The peaceful waters of Lake Victoria surround Ngamba Island Chimpanzee Sanctuary in Uganda. The Island is home to 49 orphaned chimpanzees that have been rescued from the illegal wildlife trade in Uganda, and other parts of Africa. Ngamba Island is part of the Koome group of islands on Lake Victoria. It’s approximately 23 km southeast of Entebbe, and takes about 40 minutes to get there by speedboat. Ngamba Island was founded in 1998 by Dr. Jane Goodall, and a group of Ugandan founding trustees. They work in collaboration with the Uganda Wildlife Authority, and the Uganda Wildlife Education Centre.
I had the opportunity to meet with Lilly Ajarova, the Executive Director of Ngamba Island, and Dr. Joshua Rukundo, veterinarian for the sanctuary. Being in the wildlife conservation field, I told her that I was interested in assisting them with social media marketing, photography, and fundraising. They offered me the opportunity to live on Ngamba Island for a month. This would give me a chance to have an in-depth understanding of the orphaned chimpanzees, as well as the operations at the sanctuary. I would also be assisting the caregivers with food preparation, cleaning, behavioural enrichment, and daily observations. I was around a lot of primates during my time working with wild animals at zoos and wildlife parks in the U.S. These intelligent primates always fascinated me, especially considering that they share 98.7% of our genetic blueprint. Chimpanzees are not monkeys, but they are great apes, along with bonobos, gorillas, and orangutans.
As soon as I arrived on the Ngamba Island, I was struck by how scenic and beautiful it was there. The blue waters of Lake Victoria were gorgeous. Snow white colored egrets were perched at the top of trees, and also standing in groups by the shore. There were also hundreds of bright yellow weaver birds inside the trees, and an abundance of nests hanging from the branches. We met the staff, and they informed us about the history of Ngamba Island.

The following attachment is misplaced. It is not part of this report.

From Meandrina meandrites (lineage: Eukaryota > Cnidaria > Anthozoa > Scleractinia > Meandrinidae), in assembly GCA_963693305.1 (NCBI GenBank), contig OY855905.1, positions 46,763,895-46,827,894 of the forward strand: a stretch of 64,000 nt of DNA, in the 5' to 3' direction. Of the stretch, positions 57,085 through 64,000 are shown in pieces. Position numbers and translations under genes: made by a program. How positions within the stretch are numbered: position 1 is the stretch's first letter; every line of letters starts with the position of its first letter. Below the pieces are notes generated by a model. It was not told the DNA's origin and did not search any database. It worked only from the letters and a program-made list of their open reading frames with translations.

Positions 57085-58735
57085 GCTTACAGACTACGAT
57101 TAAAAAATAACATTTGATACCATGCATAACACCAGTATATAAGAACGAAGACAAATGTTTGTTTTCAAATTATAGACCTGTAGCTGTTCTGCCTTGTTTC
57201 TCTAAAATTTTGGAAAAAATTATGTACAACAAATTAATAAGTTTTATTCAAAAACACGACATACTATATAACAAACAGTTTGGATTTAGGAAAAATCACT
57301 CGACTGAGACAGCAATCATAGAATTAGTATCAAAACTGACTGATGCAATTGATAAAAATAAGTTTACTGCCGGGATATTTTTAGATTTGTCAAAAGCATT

After having a tour of the facility, we were taken to the chimpanzee feeding platform which was elevated above the ground. This gave the guests a great view of the feeding area. In front of us was an expansive grassy area, and behind it, a beautiful green forest where the chimps spend the day. The caregivers had 3 large buckets of fruit that were served to the chimps for lunch. In a cacophony of screams, vocalizations, and loud calls, the chimpanzees suddenly exploded out of the forest in a highly dramatic display, like out of the movie Planet Of The Apes. As they emerged, some of the males displayed their dominance by charging other chimps, stomping on the ground, grabbing sticks and throwing them.
It was an outstanding and unique experience to watch the chimpanzees during feeding. Their behaviours were fascinating to observe. Some of the chimps stood on two legs, and raised their hands up to request more fruit. Others clapped loudly in order to get the attention of the caregivers. I also was able to observe the use of tools by these great apes. There was some leftover fruit located beyond the wire fence area. A few of the chimps took a long stick, and used it to pull the pieces of fruit closer to them. Another piece of fruit was stuck high up in the fence. I was amazed to see one of the chimps took a long stick, stood up on two legs, and hit the piece of fruit so he could eat it.